Stephen L. Grimes, FACCE, FHIMSS

Today, we frequently hear the word “security” used in a variety of contexts, often associated with topics where security (or the lack thereof ) has ominous implications for safety, health, or protection. As in other contexts, security has become both a rapidly growing and critical concern for us in the medical device industry. In our case, it is typically the security of medical information that poses the greatest concern. By medical information, I mean all medical data—such as diagnostic and therapeutic—being transmitted or maintained by medical devices.

To better understand the nature of the medical information security issue, it is helpful first to recognize that today’s typical medical devices are often specialized computers with built-in microprocessors capable of collecting, analyzing, and transmitting an increasingly wide array of data. Many of these devices also have the capability to network with other medical devices and information systems, thereby significantly extending the range over which their data is sent and used. A consequence of this growing computerization and networking is that health care providers are becoming increasingly dependent on this data. Since they are more dependent on this information, any disturbance or interruption in the flow of data has the potential to severely compromise a health care provider’s clinical or business operations.

In the information technology (IT) industry, security is defined in terms of three elements: data integrity, data availability, and data confidentiality. It is in these same areas that clinical engineering also must focus to effectively address the security of medical devices. It is only by putting an appropriate level of administrative, physical, and technical safeguards in place that we can ensure the security of medical information that providers have come to rely on for providing patient care and maintaining their business operations.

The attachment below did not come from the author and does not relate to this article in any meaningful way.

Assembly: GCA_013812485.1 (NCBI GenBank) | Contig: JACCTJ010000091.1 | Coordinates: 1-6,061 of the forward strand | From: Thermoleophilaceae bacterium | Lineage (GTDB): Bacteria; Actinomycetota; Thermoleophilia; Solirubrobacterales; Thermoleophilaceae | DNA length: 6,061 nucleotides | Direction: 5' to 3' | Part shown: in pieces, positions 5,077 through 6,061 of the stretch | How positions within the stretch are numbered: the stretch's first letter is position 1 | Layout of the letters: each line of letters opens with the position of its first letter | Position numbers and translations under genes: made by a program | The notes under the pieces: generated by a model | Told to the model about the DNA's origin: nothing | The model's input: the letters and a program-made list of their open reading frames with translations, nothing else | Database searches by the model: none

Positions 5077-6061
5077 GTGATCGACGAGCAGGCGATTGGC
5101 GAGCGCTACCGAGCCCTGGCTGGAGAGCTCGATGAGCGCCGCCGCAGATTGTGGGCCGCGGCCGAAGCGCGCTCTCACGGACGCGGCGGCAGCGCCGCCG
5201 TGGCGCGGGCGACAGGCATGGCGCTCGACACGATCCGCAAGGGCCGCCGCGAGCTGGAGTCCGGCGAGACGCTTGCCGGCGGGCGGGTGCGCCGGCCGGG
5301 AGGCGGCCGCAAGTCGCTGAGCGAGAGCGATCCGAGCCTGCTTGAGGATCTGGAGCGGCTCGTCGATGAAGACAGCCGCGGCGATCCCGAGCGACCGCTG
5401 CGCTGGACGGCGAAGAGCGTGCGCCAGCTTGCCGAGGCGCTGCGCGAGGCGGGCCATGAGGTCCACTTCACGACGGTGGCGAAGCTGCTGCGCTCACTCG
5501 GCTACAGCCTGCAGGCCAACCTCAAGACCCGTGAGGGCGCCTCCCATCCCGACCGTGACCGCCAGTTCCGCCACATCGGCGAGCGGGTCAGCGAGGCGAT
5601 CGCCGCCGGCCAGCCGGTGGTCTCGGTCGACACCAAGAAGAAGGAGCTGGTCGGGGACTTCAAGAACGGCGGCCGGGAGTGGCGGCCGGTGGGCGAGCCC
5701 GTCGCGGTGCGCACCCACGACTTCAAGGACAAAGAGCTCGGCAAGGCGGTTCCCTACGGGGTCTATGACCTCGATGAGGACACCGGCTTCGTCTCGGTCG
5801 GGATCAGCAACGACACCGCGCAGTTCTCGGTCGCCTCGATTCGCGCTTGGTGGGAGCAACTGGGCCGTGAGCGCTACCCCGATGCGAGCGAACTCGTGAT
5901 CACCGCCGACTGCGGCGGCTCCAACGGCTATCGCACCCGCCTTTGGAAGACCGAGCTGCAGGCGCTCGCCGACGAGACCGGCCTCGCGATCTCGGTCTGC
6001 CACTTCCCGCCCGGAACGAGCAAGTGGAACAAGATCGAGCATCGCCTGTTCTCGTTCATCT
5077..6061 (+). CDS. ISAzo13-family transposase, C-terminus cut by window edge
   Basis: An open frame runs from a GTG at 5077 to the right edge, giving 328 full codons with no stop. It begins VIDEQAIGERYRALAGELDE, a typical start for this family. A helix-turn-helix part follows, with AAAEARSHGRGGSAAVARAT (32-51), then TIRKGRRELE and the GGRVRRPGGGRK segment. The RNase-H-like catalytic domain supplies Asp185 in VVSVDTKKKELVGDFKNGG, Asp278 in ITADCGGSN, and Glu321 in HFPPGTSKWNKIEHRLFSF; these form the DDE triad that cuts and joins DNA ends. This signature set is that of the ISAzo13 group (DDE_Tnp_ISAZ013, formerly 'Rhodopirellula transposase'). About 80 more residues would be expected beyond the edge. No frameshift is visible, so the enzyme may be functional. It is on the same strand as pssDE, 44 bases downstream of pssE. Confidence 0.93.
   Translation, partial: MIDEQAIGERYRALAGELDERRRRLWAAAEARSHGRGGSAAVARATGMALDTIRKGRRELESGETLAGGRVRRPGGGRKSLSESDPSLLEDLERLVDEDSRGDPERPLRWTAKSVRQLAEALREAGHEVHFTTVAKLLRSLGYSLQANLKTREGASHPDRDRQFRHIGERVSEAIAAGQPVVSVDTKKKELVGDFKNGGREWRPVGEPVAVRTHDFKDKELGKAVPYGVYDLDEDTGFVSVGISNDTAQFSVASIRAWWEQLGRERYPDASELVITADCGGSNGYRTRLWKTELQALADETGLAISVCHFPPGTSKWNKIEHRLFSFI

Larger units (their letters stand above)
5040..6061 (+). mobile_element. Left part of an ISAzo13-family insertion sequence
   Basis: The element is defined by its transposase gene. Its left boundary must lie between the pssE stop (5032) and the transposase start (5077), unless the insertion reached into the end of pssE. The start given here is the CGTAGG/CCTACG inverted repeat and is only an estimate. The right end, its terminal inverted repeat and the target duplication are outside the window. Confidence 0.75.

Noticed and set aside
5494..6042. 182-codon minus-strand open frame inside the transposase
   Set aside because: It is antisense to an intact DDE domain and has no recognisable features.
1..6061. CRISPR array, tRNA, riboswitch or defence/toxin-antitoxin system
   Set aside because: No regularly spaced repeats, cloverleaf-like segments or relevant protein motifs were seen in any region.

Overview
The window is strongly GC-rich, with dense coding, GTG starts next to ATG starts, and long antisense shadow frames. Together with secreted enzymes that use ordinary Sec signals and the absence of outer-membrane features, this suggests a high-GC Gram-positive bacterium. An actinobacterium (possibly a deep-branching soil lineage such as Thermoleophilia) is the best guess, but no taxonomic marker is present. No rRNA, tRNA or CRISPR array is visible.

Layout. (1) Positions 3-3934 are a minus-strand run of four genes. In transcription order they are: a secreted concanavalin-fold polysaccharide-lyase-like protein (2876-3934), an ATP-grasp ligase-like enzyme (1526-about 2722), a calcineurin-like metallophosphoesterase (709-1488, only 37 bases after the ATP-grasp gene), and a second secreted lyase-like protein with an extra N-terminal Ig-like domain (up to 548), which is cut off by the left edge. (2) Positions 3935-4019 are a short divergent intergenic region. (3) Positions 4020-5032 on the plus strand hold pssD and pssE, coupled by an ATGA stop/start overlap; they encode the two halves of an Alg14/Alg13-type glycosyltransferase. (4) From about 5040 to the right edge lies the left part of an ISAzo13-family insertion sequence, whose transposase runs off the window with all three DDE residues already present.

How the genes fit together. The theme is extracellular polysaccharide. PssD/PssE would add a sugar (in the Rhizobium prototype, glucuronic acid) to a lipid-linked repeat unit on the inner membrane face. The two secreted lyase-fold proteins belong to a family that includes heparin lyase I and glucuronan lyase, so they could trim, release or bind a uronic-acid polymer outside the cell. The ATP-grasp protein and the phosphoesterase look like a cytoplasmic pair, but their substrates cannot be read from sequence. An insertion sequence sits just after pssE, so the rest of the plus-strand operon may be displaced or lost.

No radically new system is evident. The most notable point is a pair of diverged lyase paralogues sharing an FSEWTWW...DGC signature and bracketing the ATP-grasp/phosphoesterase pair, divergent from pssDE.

The security of all medical data—such as diagnostic or therapeutic—being transmitted or maintained by medical devices poses the most concern.

Summing up the forces driving the need for an effective medical information security program, we have a situation where:

  • There is a proliferating number of medical devices that collect, process, store, and transmit critical medical information;
  • Clinicians are becoming increasingly dependent on the information these proliferating systems provide;
  • The increasing number and complexity of these proliferating systems has resulted in a corresponding increase in the number of system vulnerabilities (possible sources of failure, for example).

A Growing Concern

For the reasons outlined above, medical information security issues will continue to be a growing concern and will in fact be the primary focus of this coming generation of clinical engineers. To adequately address the challenge of medical information security, I believe we need to consider adding a new role for clinical engineers: clinical systems engineers. In their institutions, these clinical systems engineers would be responsible for coordinating an organizationwide program to ensure the effective deployment, integration, and support of interconnected medical systems.

Specifically, the clinical systems engineer’s responsibilities would include:

  • Maintaining a current inventory of networked and integrated medical systems, including a catalog of services, features, and interconnections;
  • Coordinating a security management process including risk (criticality and probability, for example) and vulnerability analysis, and related documentation associated with interconnected/integrated medical systems;
  • Coordinating with stakeholders a process to prioritize, develop, and implement a plan to manage/mitigate identified risks associated with interconnected/integrated medical systems by applying appropriate administrative, physical, and technical safeguards;
  • Maintaining the integrity of FDA approval for interconnected/ integrated medical systems;
  • Working with stakeholders to ensure effective deployment, integration, and support of new medical systems into legacy systems and nonmedical elements of the organization’s information infrastructure. This would include working to assure systems are deployed into an optimum—secure and supportive—environment, continually reviewing system components to determine which are obsolete or otherwise no longer adequately supportable, and planning for and implementing component upgrades/replacement in a timely manner.